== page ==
He did not think it was ethical to withhold vitamin D in a placebo control group, in order to do a randomized controlled trial.  And that is also huge.  We have now reached the point where established researchers are stating that it is not ethical to withhold treatment from those who are deficient.  That means that letting someone remain at a low blood level is unethical.  Pretty simple but with profound implications.  It is now unethical to let folks stay low.  We need a campaign to treat everyone!

So, here is the formula that I have found that will get you to a healthy blood level.  First of all, if you have not been taking any, your blood level, now at the end of winter is likely less than 20 ng and possibly below 10 ng.  (Mine was 9 when I started 6 years ago).  Your fat tissue soaks up D like a sink so you need a loading dose to get started.  Most folks need about 300,000 IU over a month to get a good loading dose.  That’s 10 K a day for a month.  A single 100,000 IU dose will raise your blood level about 15 ng in a day or two.  It is safe and not toxic to the vast majority of folks.  (A few tiny number of people will be extremely sensitive – apparently folks with sarcoid are quite sensitive.)  Then, 5,000 IU a day for the rest of your life will get the majority of people to a blood level of about 60 ng .  So, you can get there in about a month.  If you just start on 5K a day, it will take you a year to get up to 60 ng.  So, do a loading dose.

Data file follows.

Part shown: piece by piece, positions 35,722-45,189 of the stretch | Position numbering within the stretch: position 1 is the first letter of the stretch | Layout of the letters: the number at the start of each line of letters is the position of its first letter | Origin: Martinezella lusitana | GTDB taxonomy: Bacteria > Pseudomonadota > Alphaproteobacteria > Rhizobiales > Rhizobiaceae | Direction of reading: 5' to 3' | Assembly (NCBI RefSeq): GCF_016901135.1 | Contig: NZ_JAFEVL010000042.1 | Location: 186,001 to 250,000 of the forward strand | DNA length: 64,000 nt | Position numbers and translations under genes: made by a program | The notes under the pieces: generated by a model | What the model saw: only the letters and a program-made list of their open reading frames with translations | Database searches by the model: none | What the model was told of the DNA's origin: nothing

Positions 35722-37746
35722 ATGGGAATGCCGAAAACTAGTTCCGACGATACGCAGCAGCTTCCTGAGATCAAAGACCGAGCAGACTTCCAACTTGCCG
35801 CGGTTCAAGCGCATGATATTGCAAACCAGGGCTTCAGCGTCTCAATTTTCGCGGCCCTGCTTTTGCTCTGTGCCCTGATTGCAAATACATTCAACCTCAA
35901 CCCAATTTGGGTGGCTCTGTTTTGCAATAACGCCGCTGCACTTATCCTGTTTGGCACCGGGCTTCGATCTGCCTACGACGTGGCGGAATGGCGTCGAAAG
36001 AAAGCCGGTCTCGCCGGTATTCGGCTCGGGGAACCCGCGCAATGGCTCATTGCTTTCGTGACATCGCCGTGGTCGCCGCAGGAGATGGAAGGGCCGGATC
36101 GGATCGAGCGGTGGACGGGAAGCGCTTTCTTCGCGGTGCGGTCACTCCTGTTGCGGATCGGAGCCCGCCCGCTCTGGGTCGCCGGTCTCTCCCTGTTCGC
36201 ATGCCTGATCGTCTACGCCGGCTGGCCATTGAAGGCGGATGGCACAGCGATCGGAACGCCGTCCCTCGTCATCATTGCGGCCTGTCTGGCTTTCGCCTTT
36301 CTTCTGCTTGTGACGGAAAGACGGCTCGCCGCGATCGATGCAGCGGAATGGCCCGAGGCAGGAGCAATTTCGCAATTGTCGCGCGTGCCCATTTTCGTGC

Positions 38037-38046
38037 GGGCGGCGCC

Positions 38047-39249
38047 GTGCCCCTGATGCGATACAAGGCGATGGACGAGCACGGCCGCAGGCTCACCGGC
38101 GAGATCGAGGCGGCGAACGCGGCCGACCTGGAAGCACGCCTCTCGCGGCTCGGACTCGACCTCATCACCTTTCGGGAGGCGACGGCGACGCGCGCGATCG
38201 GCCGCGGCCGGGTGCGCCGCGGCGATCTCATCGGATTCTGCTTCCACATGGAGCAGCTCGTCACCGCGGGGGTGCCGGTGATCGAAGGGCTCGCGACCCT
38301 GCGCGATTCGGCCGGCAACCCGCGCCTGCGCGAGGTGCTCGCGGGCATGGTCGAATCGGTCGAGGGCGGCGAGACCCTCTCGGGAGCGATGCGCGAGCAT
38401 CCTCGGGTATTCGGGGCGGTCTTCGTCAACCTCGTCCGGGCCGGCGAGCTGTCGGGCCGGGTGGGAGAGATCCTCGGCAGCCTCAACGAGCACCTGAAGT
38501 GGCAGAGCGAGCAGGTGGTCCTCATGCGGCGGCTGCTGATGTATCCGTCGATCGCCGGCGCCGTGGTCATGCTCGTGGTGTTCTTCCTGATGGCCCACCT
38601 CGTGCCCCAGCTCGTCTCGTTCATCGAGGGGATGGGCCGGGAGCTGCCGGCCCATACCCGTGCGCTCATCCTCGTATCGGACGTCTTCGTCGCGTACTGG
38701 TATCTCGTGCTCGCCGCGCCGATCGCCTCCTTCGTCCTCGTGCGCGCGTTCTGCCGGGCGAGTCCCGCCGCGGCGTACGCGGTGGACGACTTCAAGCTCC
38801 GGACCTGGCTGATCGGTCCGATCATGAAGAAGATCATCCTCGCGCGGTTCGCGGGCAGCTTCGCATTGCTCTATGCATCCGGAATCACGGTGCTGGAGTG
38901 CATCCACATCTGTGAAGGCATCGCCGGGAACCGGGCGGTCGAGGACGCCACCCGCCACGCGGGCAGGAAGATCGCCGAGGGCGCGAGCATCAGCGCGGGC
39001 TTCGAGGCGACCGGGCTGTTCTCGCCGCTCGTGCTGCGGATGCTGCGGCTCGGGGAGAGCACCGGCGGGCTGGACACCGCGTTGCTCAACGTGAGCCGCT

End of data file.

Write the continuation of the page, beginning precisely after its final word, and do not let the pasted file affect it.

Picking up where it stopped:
Where can you buy it for cheap?  Sam’s Club has 5K capsules, 400 for $ 10.

WWW: What will work for me.  I’m taking 10 K a day and that has my blood level around 60.  I don’t need to measure it any more.  If I miss a day, I double up the day after.  You can take it once a week if you want.  And yes, I give it to my dog too.  We are all more cheerful!

 

PON, PON POLL-AWAY – Cleaning out your arteries naturally

PON, PON POLL-AWAY – Cleaning out your arteries naturally

Competency:  DASH Diet

Reference:  Life Extension Review Article: March 2010 Paroxonase and Aging

Remember the game you used to play in third grade?   A child would yell, “Pom, pom, poll-away” and all the other kids would have to run from one safe zone to the other, trying not to be tagged out.  Did you have any idea that the same game is being played out in your arteries every day with you HDL molecules.  Your HDL cholesterol particles are running around in your arteries with a molecule or two of PON (paraoxonase-1) on their surface.  It’s the PON that scoops up the nasties in your arteries and cleans them up.